Music Biz Headlines, April 9, 2018

In the strange new world of music streaming payments, there's an  inherent bias against soul, jazz, classical and other genres of music aimed at adult listeners –  soultracks.com

Grace Jones on a lifetime of doing whatever she pleases

On the cusp of 70, she's the subject of a new documentary, “Grace Jones: Bloodlight and Bami” – Melena Ryzik, New York Times

'Age can be a babe magnet': Spinal Tap's Derek Smalls on why old is gold

After a career with heavy metal gods Spinal Tap – and a battle with addiction to the internet – the bassist is back with a new album reflecting on the ageing process. As his cells degrade, he shares his hard-fought wisdom – The Guardian

Where's the support for Toronto's beatmakers?

Toronto is home to the some of hip-hop’s best producers, but more spaces and opportunities for people to collaborate are needed – Lidia Abraha, NOW

As Boomer musicians retire from touring, concert industry faces an uncertain future

"It's extremely worrisome," says one high-powered agent. "Once these artists really do retire, who will be the replacements?" –  Steve Knopper, Rolling Stone

Nile Rodgers' influence stretches all over Coachella, beaming the sound of a better future

In the run-up to the 2018 Coachella Valley Music and Arts Festival, which begins April 13, and where the lineup skews decidedly young and hip-hop, Rodgers' reassembled Chic (which has toured European festivals for a few years now) is the closest thing to the classic-rock reunions that defined the fest in the near past – August Brown, LA Times

Jeremy Dutcher aims to disrupt 'Anglo-Centric music narrative' with Wolastoq-Language album: Premiere

It is said that music is the universal language, but Toronto-based First Nations tenor and pianist Jeremy Dutcher has created an accessible album in his native Wolastoq, or Maliseet, a language spoken today in Canada by an estimated 600 people – Karen Bliss, Billboard

Forty years ago, ‘Rock Lobster’ launched the career of the B-52s — and revived John Lennon’s

It’s a bizarre tune containing nonsensical lyrics and circuslike surf music, but it would prove deeply important to the B-52s (it launched them into stardom) and Lennon (it inspired him to team up with Ono and record the last songs of his life)  – Travis Andrews, Washington Post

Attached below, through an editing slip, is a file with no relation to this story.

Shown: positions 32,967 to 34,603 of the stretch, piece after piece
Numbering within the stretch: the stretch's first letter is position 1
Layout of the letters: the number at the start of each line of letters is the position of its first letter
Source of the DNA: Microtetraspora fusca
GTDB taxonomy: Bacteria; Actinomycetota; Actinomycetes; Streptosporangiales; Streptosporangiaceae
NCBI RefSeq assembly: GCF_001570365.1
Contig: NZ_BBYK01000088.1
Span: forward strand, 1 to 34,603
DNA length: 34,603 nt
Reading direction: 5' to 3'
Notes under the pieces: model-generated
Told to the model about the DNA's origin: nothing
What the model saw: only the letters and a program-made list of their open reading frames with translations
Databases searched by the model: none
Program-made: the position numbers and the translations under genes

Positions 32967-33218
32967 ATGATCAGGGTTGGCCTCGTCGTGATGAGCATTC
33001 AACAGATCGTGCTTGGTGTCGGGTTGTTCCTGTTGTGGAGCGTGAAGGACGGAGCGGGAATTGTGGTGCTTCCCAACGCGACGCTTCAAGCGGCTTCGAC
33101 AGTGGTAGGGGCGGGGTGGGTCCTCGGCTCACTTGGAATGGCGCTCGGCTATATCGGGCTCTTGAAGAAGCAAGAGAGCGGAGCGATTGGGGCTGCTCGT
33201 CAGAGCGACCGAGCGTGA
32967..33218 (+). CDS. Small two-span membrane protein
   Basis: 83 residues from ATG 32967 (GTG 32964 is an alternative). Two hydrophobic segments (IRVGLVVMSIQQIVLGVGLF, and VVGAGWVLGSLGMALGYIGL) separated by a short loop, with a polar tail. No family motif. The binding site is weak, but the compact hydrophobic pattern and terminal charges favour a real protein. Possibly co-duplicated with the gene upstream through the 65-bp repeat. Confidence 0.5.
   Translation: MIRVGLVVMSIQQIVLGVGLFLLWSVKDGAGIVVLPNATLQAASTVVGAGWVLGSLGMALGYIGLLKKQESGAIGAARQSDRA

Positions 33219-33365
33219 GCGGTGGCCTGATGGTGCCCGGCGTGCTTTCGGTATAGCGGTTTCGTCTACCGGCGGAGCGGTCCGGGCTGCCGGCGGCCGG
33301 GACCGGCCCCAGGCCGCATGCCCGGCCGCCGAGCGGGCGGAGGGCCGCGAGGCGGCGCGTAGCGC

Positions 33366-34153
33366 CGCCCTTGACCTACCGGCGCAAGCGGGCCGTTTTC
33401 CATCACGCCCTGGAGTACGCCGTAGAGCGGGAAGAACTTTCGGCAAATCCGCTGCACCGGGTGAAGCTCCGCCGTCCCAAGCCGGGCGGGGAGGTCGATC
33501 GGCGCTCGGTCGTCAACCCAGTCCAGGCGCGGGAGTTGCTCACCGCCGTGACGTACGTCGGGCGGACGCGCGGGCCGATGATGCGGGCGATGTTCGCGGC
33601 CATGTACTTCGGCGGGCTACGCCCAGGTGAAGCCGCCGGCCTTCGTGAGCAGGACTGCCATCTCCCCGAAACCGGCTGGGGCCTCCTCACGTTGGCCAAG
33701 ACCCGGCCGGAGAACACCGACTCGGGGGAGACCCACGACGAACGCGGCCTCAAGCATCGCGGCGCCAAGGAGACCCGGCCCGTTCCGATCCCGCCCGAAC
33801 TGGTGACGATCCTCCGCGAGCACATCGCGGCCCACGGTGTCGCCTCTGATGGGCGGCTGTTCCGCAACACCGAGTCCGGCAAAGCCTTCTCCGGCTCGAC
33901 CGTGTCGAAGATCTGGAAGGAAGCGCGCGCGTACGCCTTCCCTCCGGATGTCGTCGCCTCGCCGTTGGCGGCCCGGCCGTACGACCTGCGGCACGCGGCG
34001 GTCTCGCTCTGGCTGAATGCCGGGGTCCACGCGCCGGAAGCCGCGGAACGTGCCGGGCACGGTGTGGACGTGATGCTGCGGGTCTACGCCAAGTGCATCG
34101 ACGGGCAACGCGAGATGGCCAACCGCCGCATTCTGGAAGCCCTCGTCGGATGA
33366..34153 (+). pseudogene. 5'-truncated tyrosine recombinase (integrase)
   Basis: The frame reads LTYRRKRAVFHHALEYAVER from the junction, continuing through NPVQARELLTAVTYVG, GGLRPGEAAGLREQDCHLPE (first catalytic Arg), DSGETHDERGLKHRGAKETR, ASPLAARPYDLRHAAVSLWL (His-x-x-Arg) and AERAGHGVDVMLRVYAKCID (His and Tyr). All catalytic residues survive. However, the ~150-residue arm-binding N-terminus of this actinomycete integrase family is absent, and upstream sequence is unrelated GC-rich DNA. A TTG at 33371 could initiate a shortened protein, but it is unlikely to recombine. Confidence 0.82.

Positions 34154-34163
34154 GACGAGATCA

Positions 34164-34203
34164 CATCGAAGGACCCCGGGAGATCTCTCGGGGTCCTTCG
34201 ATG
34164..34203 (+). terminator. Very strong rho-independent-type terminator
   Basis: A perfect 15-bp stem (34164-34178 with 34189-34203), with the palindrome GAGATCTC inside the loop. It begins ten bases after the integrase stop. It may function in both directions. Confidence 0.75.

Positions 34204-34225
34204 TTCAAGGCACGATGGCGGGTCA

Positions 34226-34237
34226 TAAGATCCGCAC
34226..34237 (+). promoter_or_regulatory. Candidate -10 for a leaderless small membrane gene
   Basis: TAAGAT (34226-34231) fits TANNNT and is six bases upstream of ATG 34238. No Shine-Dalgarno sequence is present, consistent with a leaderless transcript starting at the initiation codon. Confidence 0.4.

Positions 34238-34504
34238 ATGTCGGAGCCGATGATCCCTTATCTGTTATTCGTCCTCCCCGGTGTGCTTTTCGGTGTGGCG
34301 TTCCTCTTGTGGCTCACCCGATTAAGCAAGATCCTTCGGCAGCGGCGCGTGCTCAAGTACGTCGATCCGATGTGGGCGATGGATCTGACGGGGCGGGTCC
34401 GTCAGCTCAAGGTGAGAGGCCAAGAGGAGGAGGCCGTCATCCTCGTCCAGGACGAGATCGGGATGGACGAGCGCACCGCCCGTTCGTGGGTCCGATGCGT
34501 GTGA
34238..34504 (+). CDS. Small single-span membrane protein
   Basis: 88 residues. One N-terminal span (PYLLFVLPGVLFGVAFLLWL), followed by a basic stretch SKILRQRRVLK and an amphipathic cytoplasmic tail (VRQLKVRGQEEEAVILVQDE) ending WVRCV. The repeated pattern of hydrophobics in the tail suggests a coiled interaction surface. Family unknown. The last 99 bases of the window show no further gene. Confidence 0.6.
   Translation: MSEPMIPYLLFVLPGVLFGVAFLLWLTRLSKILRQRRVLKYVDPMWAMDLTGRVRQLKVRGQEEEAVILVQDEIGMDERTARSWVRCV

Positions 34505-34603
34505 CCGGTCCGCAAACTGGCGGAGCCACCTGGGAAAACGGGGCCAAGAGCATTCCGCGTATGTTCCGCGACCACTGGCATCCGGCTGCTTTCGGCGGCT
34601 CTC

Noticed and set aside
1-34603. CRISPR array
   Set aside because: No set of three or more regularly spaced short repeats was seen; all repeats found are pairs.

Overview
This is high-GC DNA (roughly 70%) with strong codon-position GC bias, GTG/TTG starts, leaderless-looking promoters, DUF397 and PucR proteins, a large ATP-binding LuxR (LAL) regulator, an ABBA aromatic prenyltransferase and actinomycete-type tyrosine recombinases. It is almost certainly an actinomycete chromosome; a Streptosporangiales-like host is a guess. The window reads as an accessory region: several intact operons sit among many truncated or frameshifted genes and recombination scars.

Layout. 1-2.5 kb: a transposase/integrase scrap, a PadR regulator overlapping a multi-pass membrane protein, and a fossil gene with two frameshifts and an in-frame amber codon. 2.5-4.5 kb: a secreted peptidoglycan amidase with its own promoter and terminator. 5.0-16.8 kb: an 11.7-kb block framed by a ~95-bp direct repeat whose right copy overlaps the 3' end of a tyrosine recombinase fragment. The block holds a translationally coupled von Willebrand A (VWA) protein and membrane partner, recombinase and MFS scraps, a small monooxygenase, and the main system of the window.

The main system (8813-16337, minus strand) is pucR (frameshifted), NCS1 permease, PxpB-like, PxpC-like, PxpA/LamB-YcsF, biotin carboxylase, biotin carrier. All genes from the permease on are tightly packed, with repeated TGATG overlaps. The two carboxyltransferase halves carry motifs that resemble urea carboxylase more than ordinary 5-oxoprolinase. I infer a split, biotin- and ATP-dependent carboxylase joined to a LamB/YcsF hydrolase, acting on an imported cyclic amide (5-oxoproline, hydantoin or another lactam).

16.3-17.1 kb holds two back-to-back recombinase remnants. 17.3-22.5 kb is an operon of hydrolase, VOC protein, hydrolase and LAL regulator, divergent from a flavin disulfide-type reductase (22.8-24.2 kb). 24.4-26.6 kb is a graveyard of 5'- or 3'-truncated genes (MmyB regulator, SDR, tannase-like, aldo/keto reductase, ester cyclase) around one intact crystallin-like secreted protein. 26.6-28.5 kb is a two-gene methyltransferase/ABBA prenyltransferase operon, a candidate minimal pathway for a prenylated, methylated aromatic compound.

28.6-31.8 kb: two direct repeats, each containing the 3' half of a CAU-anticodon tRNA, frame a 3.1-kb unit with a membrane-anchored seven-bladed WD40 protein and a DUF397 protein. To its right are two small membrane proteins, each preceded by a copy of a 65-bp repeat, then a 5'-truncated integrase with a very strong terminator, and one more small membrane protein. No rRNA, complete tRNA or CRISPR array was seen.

Local noise-rock foursome FRIGS delivers a nasty classic

The Toronto group's dark debut album will grow on fans of scrape and skronk. It is an early contender for album of the year  – Ben Rayner, Toronto Star

Washing Machine's clean slate 

The Halifax four-piece goes deep with ’80s-leaning tones and lots of heart –  Brennan McCracken, The Coast

Justin Bieber declares that Jesus has changed his life and freed him from bondage and shame

Canada's former bad boy of pop is quickly becoming the country's most famous Christian  – Charlie Smith, Georgia Straight

Rod Stewart hits familiar notes in crowd-pleasing Saskatoon stop

The British pop legend Rod Stewart will stop at nothing to entertain. The songs may have been predictable, with his surefire mix of original classics and covers he has made his own, but the presentation wasn’t – Phil Tank, Saskatoon Star-Phoenix

A son of country music is exposing its hidden history one amazing story at a time

The son of outlaw singer David Allan Coe is the creator of the wildly entertaining "Cocaine & Rhinestones" podcast – Eric Danton, Paste

As Time Goes By by Derek Taylor review – life in the Beatles’ magic circle

A new edition of the memoir is written by the band’s amiable press officer who witnessed Beatlemania and took notes as the breakup happened – John Harris, The Guardian

 Viva Los Angeles! How a Vegas festival revived retro & rockabilly culture in L.A.

Viva Las Vegas, named after the Elvis Presley film, was created by U.K.-born, Los Alamitos–based rockabilly enthusiast Tom Ingram and co-produced by Burbank burlesque queen Audrey Deluxe. It has been the premier rockabilly event in the country for more than two decades – Blood Soldiers, LA Weekly

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